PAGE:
Flashlights and toy lightsaber might do a decent job of making you feel like a Jedi when you’re twelve, and fancy prop reproductions might do the job when you’re adult. But it is all still make believe. You’re not taking on Darth Vader in your living room, you’re waving a toy and making “vrm vrrm” noises. A new augmented reality game from Disney hopes to change that. Star Wars: Jedi Challenges is Disney’s first standalone augmented reality machine. Created in conjunction with Lenovo, it’s a $US200 set that includes a headset, tracking beacon and lightsaber remote. Pop your Android or iOS phone into the headset, put the beacon on the floor, ignite the lightsaber and your path to becoming a Jedi Master begins.
Now, any product that promises to make you feel like a Jedi obviously has to be approached with a heapin’ helpin’ of scepticism. Giving people a lightsaber feel without providing them with an actual laser sword is not an easy task and it’s one fans have been dreaming about for decades. Scepticism of Jedi Challenges is particularly warranted since this is AR, not VR. You’re not being immersed in a new world, you’re just have it laid over the present one. But, I have to say, even compared to ILMxLab’s super-awesome Trials on Tatooine VR experience, Jedi Challenges lived up to its promise.
All Images: Disney
I tried Jedi Challenges as part of a Force Friday II event in Glendale, California earlier this month. While it was just one of several, cool, tech-driven Star Wars products coming out on September 1, for me it was easily the standout. And that’s with me not even experiencing the full version of the game. It was just one lightsaber duel, but that was enough. I was immediately hooked.
Once my headset, beacon and lightsaber were all calibrated, Kylo Ren emerged and approach with a menacing walk. As he got closer, the game provided visual cues of where to place your lightsaber to block his attacks. After lining my saber up with the on-screen prompts a few times, Ren was stunned and I went to work slicing and dicing. What I didn’t immediately realise, though, is this is not just a simple block and counter game. I could go on the offensive too. So, after a few blocks, I just started to swing like crazy…and it did not work out. Without any kind of skill or strategy, wildly swinging left me wide open to Kylo’s counters and the screen slowly turned red, which is never a good sign. So I eased up, played defensive a bit more, and eventually won the day. It wasn’t easy, but it wasn’t hard either, which is perfect because it seems like Kylo is one of the earlier challenges in the game.
OK…you do look kind of like a nerd holding it. Make sure know one else has a phone handy to record your flailing.
While the lightsaber experience in Jedi Challenges is far more advanced than the one in Trials of Tatooine it wasn’t just the complexity that had me giddy — it was the use of AR (over VR) itself. Seeing your opponent in a familiar location as opposed to a whole other world made it feel more personal. Like, Kylo Ren was on my turf and I had to defend it. The mechanics of the game demo I played make it easy to do that too. When I took off the headset, for probably the first time in my life, I felt like I’d been in a real lightsaber duel. And I wanted to get better at it.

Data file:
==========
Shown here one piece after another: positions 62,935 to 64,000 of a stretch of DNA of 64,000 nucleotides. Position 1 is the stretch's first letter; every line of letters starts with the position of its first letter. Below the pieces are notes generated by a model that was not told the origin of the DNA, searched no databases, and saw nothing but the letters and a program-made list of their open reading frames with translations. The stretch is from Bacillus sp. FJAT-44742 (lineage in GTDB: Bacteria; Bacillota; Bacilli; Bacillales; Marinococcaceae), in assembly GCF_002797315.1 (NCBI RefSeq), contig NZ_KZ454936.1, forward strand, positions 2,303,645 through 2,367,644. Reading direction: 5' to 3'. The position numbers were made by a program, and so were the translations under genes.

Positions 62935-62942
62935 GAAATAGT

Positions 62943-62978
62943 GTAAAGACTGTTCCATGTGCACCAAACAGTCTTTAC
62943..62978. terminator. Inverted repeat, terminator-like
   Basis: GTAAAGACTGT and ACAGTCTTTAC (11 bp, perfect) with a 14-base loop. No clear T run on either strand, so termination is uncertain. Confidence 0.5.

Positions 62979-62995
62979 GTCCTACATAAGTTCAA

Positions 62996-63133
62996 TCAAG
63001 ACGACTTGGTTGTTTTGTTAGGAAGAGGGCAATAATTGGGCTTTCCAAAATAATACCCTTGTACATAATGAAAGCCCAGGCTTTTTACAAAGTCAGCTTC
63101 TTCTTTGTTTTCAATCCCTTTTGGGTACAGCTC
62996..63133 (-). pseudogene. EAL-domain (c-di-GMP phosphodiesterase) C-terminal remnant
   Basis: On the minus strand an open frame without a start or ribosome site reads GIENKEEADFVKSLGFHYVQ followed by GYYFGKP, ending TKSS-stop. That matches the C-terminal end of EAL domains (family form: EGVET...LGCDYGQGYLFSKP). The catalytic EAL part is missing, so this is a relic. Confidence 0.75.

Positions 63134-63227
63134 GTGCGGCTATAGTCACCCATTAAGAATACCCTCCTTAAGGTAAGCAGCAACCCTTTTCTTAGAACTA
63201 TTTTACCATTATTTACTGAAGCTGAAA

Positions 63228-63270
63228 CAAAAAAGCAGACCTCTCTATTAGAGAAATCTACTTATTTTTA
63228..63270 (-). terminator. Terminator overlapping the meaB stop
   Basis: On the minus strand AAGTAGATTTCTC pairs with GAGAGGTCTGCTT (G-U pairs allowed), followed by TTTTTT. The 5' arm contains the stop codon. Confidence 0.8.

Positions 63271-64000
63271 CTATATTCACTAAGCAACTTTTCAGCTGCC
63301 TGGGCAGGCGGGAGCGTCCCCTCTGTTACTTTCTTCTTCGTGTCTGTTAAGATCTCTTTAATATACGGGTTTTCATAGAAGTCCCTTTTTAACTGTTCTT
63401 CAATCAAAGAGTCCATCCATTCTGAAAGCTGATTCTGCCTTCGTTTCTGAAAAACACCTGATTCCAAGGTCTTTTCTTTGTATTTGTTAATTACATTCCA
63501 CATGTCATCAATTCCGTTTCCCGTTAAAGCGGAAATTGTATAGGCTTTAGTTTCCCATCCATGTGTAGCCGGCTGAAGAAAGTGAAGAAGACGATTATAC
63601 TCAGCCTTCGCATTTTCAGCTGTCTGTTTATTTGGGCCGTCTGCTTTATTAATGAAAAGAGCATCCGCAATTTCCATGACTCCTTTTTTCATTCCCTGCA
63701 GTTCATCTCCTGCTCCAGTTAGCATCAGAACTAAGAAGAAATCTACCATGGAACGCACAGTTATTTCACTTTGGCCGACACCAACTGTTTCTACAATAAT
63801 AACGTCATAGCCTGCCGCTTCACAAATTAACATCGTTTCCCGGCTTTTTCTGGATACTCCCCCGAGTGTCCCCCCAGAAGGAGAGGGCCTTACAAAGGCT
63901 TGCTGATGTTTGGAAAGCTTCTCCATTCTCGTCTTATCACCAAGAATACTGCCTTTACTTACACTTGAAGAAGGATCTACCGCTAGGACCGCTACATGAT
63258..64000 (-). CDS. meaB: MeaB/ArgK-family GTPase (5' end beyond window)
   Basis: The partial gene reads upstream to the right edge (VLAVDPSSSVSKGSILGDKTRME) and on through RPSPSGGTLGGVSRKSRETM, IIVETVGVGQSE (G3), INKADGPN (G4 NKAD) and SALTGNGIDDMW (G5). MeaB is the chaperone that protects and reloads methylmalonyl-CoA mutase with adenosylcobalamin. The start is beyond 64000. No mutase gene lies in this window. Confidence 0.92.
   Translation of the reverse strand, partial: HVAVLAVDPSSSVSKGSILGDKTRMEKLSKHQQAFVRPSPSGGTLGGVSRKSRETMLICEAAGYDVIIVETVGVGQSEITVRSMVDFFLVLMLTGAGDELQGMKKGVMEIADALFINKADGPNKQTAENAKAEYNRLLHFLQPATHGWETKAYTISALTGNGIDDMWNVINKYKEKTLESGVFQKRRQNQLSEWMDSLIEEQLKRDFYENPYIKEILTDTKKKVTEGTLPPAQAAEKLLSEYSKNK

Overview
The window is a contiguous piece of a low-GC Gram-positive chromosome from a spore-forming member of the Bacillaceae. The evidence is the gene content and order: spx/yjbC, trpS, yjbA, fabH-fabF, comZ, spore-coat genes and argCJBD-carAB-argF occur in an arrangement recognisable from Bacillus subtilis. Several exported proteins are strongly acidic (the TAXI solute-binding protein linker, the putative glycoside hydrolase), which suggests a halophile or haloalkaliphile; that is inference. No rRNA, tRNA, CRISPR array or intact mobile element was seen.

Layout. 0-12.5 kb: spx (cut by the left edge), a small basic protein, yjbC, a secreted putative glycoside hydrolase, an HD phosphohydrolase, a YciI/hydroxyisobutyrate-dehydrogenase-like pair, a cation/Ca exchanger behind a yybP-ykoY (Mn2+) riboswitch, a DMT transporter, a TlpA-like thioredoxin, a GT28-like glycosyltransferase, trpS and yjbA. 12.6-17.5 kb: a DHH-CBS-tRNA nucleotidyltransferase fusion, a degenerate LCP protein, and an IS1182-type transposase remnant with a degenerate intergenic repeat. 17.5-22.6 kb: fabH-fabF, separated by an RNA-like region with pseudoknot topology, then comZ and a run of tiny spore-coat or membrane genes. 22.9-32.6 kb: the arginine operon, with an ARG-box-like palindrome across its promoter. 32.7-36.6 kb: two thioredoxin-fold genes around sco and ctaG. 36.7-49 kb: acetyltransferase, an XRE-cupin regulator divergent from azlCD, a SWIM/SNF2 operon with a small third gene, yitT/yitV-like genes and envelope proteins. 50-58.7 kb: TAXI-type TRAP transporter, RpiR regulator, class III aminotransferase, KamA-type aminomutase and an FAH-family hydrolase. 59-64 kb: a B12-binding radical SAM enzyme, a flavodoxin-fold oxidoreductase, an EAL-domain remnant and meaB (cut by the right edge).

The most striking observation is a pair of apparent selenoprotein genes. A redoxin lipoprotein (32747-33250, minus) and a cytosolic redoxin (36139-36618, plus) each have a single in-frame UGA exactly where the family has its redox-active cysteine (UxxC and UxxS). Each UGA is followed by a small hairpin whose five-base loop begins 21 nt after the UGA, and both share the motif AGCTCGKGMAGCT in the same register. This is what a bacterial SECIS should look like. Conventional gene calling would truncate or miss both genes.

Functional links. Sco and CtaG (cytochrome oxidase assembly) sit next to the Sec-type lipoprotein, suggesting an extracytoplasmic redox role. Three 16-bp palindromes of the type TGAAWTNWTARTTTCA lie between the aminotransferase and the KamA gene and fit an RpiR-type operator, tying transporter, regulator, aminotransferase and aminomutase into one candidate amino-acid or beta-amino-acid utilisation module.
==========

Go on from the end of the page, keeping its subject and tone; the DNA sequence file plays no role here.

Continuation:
That, right there, was enough for a Star Wars nerd such as myself. Then the team from Disney and Lenovo revealed more. There are two other game modes. The first is “strategic combat”, where the player uses their lightsaber as a remote to move and strategically wage large scale battles in AR. Think Starcraft, but on your living room floor.
The second is the one that had me freaking. Dejarik, the holochess game Chewbacca plays in A New Hope (and that briefly made a return in 2015’s The Force Awakens) is an early example augmented reality, with holographic pieces on a real-life board. So it’s very fitting that it would show up in the first official AR experience for the series. The version in Jedi Challenges was developed in consultation with Lucasfim to make sure the rules of the game were correct. Which means, barring the Millenium Falcon and a Harrison Ford sidekick, you can play just like the characters in the film.
As I understand it, the full Jedi Challenges experience will combine all three of these games into one larger journey. It centres on a new Star Wars character named the Archivist who teaches you, the Padawan (or Jedi in training), how to compete in each trial. You can pick and choose which ones you want to do in any order and, as you move forward in the game difficult increases.
Unfortunately, I didn’t get to try either strategic combat or holochess so I can’t vouch for how well they work or play. But the lightsaber battle? That was amazing. I’d say you can’t put a price tag on living out a life-long Star Wars fantasy but Disney has. It’s $US199 ($250).
Star Wars: Jedi Challenges is available for pre-order in North America starting September 1 at Lenovo and Best Buy only. It is expected to ship in November.